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How to love thy neighbour

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Seven tips on how to avoid conflict and be a good neighbour

Homeowners need to balance their right to renovate their home with the impact the building work could have on neighbours.

A good rule of thumb, says regional director and chief executive of Re/Max of Southern Africa Adrian Goslett, is to be considerate to those around you and also to ensure your project does not incur hefty fines or a visit from your local police officers.

Here, Goslett gives you tips on how to avoid conflict and be a good neighbour:

Warn your neighbours in advance if you plan on undertaking noisy renovations.

Ensure loud construction work comes to an end by 5pm and does not start before 7am.

If building supplies (bricks, wood, frames, etc) are going to be dropped off at your property, and if these supplies are going to encroach onto the boundary line that divides your plot from that of your neighbour, you will need to get your neighbour’s permission before going ahead.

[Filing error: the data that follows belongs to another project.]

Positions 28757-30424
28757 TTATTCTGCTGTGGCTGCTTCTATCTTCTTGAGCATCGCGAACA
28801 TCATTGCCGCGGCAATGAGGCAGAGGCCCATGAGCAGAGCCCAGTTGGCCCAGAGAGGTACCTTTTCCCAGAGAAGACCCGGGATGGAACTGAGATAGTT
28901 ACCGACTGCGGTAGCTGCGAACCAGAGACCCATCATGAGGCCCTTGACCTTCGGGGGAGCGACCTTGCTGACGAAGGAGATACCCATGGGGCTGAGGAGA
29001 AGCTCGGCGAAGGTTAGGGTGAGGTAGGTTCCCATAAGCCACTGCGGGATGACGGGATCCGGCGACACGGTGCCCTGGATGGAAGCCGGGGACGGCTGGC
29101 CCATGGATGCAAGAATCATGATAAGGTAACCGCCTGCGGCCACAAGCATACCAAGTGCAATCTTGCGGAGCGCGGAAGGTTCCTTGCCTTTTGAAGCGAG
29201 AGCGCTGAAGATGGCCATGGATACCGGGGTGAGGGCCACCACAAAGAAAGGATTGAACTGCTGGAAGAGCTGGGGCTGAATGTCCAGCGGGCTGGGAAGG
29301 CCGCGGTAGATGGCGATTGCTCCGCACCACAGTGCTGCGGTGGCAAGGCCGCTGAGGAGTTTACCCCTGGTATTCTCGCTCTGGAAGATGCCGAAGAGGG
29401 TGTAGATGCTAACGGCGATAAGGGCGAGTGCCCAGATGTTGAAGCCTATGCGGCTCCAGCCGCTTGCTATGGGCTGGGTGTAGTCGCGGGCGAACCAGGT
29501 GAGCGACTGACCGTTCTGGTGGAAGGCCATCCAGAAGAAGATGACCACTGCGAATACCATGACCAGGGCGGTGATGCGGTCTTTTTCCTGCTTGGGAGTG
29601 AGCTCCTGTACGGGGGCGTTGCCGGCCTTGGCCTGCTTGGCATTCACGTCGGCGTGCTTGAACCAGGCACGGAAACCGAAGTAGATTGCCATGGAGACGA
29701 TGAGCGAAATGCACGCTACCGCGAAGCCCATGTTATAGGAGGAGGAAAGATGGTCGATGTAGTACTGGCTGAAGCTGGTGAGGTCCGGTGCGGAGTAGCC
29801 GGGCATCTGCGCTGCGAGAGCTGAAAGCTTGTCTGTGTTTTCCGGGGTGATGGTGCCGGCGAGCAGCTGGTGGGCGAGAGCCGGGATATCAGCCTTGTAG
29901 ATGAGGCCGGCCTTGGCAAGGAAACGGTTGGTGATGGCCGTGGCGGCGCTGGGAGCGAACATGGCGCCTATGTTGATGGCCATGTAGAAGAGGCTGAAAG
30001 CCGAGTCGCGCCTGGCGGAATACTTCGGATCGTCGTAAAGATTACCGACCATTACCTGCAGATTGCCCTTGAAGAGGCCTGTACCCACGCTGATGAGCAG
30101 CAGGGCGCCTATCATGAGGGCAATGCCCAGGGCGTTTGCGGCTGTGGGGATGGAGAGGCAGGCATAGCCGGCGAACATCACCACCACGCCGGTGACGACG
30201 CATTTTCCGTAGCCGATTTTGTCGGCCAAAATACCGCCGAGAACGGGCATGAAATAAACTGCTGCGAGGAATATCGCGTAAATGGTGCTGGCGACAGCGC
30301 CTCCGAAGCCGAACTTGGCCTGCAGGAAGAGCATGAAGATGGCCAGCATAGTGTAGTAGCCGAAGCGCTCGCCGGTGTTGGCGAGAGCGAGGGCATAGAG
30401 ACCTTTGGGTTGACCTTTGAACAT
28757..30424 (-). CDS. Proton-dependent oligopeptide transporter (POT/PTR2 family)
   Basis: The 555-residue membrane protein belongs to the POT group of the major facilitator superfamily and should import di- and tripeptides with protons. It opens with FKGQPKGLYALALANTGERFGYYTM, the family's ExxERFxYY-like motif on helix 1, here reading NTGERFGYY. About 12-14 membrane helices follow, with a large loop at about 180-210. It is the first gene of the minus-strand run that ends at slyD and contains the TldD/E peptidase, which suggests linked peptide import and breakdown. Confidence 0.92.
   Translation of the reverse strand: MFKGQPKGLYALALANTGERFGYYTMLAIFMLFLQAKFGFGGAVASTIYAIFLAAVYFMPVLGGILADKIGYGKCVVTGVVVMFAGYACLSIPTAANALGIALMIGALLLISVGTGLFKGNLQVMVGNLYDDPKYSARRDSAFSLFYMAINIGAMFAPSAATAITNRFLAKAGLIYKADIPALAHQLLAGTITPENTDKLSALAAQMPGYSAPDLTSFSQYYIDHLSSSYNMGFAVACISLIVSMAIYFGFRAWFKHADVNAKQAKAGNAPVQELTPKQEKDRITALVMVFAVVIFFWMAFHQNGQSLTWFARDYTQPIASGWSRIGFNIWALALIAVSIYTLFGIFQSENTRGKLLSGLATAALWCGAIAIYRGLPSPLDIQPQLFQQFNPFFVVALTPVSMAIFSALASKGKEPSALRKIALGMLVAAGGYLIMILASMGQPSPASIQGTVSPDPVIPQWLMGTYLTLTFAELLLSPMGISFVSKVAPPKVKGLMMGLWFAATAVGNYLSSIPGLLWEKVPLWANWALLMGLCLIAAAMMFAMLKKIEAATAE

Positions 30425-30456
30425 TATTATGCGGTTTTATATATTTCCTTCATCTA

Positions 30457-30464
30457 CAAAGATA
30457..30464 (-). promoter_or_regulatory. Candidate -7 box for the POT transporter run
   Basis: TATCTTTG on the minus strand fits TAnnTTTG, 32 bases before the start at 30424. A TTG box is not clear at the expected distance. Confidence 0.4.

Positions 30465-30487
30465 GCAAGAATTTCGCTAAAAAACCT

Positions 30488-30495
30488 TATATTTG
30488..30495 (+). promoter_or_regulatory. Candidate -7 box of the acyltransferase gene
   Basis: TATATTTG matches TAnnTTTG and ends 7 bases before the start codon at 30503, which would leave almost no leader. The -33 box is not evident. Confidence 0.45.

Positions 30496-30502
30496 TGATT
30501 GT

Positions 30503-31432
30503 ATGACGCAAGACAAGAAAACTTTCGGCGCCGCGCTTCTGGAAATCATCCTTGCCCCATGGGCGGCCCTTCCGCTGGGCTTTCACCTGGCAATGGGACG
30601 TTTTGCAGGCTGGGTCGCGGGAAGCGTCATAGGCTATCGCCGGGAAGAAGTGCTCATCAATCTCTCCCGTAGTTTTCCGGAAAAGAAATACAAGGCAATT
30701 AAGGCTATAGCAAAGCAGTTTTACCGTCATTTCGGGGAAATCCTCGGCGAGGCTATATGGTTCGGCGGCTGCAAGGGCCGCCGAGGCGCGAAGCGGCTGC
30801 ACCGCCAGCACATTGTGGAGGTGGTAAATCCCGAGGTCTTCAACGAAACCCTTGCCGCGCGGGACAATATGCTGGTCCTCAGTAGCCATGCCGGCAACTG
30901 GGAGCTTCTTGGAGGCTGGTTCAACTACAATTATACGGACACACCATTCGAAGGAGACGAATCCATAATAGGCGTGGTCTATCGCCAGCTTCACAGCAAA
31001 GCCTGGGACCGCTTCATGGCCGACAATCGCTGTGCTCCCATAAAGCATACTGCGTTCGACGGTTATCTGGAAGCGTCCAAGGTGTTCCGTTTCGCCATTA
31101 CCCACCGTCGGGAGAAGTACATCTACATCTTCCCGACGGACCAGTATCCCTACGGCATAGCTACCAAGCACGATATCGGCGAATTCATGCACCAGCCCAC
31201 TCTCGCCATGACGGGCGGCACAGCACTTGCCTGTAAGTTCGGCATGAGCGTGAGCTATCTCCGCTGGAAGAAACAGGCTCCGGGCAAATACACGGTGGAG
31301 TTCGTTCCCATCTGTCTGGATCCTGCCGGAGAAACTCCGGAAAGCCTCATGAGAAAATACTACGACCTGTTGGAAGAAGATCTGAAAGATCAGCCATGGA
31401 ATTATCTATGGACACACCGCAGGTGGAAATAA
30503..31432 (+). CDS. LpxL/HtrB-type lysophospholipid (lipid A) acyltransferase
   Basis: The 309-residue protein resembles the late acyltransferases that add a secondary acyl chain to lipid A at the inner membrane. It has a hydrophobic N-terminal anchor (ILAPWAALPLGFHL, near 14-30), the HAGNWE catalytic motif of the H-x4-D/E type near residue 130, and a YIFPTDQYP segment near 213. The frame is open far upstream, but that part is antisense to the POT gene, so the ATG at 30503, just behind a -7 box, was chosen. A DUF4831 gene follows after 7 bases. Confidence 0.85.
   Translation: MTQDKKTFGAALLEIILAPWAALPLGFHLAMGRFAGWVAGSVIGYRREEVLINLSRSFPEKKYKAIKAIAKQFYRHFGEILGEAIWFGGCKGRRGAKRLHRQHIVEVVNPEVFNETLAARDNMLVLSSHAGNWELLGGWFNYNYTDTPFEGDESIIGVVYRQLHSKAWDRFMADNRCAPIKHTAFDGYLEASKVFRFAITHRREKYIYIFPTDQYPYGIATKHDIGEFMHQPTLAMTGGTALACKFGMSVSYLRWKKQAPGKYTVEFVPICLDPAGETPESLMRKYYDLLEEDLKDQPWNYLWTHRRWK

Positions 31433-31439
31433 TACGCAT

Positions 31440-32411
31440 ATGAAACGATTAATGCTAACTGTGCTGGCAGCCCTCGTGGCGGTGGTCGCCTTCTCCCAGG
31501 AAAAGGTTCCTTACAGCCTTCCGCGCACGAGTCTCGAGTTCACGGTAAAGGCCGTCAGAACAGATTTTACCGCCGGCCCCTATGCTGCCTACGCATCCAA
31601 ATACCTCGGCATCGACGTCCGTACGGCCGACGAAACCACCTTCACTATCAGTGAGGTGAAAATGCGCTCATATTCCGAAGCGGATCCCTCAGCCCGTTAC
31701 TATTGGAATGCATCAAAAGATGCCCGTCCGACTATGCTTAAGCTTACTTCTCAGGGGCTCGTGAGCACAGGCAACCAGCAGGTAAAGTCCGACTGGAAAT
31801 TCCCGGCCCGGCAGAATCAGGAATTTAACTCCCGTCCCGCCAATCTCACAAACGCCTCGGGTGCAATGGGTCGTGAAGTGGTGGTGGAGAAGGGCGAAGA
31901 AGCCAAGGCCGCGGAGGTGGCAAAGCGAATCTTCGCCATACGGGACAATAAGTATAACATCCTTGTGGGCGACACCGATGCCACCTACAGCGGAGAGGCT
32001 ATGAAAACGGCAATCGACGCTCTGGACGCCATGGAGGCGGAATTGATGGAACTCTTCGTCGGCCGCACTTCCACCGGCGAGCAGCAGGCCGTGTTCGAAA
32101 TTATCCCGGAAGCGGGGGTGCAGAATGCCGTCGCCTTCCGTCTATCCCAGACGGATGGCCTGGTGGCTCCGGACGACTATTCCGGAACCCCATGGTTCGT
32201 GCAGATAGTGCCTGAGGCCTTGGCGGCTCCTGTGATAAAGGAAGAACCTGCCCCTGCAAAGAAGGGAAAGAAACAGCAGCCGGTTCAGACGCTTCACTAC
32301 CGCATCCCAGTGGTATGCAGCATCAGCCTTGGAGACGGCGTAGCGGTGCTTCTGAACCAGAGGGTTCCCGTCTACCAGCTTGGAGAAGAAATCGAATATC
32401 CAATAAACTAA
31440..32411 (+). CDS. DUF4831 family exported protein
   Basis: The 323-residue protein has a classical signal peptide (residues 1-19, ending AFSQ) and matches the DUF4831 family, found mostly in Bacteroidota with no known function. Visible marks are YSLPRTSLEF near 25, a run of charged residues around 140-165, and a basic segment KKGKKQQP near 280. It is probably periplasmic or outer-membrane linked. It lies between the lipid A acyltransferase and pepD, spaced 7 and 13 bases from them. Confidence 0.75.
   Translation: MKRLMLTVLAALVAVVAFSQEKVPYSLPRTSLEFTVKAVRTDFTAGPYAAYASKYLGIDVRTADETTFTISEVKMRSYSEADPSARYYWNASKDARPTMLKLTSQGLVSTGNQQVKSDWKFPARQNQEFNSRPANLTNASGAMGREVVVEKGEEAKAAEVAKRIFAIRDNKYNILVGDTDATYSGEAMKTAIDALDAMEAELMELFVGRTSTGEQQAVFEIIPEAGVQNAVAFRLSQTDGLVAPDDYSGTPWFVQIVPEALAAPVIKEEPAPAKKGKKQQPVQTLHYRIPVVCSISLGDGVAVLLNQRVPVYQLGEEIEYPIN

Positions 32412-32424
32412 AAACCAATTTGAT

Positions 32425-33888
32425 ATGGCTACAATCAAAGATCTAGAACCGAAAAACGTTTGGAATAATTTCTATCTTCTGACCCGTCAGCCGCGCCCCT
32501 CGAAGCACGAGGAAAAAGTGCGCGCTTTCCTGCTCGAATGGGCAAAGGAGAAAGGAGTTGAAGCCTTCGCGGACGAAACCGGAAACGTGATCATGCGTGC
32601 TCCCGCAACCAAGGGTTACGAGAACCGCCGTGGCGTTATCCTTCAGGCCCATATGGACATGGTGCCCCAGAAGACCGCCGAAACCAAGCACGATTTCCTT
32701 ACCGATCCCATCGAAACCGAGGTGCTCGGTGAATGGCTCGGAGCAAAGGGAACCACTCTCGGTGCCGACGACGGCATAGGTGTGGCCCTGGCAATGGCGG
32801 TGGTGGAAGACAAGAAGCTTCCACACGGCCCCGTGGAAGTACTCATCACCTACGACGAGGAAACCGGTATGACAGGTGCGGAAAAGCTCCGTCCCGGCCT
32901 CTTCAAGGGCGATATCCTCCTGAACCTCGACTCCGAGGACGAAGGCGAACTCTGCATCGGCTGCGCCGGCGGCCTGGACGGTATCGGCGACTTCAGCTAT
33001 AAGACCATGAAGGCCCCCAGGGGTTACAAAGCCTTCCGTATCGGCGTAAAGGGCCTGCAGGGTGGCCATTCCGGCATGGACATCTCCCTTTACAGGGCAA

This applies to any structures which are being built on the boundary lines too.

If possible, try to avoid building structures against, or even near, to the boundary walls of a neighbour’s plot – even if you get the necessary permission – as over time this could become a source of conflict.

Avoid any renovations that will obstruct your neighbours’ views, if you want to avoid placing strain on these relationships.

Be cognisant of your outdoor lighting, so light does not keep neighbours awake at night. In particular, if a neighbour’s home faces onto your garden, motion-activated outdoor lights can be a “real nuisance”.

Choose to keep external features of a style that fits in with the overall aesthetic of the neighbourhood and avoid anything garish.


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